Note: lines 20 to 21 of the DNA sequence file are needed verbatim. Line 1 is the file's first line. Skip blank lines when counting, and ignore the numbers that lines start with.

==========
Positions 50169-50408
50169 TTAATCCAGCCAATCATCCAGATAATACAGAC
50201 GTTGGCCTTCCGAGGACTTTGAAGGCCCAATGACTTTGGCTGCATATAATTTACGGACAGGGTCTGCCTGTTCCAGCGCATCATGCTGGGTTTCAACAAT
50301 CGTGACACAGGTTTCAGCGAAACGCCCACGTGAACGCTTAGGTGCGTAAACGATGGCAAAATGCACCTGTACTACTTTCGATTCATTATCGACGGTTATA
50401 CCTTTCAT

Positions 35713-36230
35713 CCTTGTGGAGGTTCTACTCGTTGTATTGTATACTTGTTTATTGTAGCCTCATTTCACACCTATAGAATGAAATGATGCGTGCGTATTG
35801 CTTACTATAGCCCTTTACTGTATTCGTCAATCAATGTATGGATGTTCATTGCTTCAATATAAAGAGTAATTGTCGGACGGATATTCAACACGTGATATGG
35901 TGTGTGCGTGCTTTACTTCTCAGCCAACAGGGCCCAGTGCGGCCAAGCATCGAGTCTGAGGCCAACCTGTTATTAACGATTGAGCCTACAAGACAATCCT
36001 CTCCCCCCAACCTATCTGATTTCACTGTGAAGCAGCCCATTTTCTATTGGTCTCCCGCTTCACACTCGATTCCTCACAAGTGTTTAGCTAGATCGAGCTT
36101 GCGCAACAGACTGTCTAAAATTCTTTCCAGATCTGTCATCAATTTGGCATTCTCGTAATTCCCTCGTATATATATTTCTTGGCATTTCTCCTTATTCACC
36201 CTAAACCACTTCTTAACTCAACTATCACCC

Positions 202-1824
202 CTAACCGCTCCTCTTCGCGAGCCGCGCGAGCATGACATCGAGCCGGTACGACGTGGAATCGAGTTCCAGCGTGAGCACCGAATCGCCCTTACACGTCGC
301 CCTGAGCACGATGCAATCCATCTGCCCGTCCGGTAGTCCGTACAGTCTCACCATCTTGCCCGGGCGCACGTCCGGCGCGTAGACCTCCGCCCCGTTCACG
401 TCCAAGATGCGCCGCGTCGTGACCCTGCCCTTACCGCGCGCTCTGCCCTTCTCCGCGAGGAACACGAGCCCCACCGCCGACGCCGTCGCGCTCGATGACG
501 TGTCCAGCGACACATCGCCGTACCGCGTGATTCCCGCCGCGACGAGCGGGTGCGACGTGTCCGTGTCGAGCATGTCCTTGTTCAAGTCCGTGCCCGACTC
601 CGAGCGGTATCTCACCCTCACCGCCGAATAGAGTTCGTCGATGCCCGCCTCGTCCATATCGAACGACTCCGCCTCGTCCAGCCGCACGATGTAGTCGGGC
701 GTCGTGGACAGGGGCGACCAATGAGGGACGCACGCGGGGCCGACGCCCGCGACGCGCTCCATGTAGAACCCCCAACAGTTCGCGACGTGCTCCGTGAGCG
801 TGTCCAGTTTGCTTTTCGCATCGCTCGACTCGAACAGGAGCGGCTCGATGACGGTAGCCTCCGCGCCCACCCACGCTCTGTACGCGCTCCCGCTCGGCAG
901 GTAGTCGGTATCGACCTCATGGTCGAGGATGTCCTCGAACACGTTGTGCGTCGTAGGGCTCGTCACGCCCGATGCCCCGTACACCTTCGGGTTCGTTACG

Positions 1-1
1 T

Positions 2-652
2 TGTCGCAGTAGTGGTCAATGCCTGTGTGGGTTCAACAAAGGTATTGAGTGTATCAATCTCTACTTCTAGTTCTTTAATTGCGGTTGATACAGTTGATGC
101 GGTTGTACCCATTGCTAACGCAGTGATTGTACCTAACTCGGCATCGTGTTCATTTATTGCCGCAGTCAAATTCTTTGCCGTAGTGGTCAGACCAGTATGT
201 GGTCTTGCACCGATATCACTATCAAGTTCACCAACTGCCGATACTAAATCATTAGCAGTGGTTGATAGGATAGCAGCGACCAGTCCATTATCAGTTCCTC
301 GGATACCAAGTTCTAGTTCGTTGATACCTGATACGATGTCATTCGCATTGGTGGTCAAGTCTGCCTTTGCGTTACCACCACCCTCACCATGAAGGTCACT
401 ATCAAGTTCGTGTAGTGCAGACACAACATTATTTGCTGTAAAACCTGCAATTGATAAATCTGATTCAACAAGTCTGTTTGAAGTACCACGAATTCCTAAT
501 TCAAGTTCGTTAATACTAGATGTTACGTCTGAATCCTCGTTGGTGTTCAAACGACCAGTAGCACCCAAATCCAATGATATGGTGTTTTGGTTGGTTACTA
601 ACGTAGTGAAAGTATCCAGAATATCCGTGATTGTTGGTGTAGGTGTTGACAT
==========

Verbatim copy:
801 TGTCCAGTTTGCTTTTCGCATCGCTCGACTCGAACAGGAGCGGCTCGATGACGGTAGCCTCCGCGCCCACCCACGCTCTGTACGCGCTCCCGCTCGGCAG
901 GTAGTCGGTATCGACCTCATGGTCGAGGATGTCCTCGAACACGTTGTGCGTCGTAGGGCTCGTCACGCCCGATGCCCCGTACACCTTCGGGTTCGTTACG